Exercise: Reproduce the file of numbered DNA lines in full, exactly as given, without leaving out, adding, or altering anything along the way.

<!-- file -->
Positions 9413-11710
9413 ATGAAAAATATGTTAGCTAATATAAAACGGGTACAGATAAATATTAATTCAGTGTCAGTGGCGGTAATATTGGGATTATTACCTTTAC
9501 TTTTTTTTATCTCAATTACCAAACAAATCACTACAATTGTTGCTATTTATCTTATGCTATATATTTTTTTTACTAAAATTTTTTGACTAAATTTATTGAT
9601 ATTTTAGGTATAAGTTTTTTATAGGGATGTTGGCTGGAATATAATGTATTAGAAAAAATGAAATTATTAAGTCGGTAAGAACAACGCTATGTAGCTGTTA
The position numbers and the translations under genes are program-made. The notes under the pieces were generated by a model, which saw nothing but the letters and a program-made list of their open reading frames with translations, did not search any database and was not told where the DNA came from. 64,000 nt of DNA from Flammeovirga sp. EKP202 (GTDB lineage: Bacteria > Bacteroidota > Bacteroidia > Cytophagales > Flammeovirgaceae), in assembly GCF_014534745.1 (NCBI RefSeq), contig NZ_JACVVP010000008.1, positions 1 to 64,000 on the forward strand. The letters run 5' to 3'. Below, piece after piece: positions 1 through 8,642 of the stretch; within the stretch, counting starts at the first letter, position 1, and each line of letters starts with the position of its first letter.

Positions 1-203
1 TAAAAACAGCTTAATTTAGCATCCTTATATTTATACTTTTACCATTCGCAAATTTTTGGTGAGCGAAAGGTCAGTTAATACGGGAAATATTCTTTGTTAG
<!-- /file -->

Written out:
Positions 9413-11710
9413 ATGAAAAATATGTTAGCTAATATAAAACGGGTACAGATAAATATTAATTCAGTGTCAGTGGCGGTAATATTGGGATTATTACCTTTAC
9501 TTTTTTTTATCTCAATTACCAAACAAATCACTACAATTGTTGCTATTTATCTTATGCTATATATTTTTTTTACTAAAATTTTTTGACTAAATTTATTGAT
9601 ATTTTAGGTATAAGTTTTTTATAGGGATGTTGGCTGGAATATAATGTATTAGAAAAAATGAAATTATTAAGTCGGTAAGAACAACGCTATGTAGCTGTTA
The position numbers and the translations under genes are program-made. The notes under the pieces were generated by a model, which saw nothing but the letters and a program-made list of their open reading frames with translations, did not search any database and was not told where the DNA came from. 64,000 nt of DNA from Flammeovirga sp. EKP202 (GTDB lineage: Bacteria > Bacteroidota > Bacteroidia > Cytophagales > Flammeovirgaceae), in assembly GCF_014534745.1 (NCBI RefSeq), contig NZ_JACVVP010000008.1, positions 1 to 64,000 on the forward strand. The letters run 5' to 3'. Below, piece after piece: positions 1 through 8,642 of the stretch; within the stretch, counting starts at the first letter, position 1, and each line of letters starts with the position of its first letter.

Positions 1-203
1 TAAAAACAGCTTAATTTAGCATCCTTATATTTATACTTTTACCATTCGCAAATTTTTGGTGAGCGAAAGGTCAGTTAATACGGGAAATATTCTTTGTTAG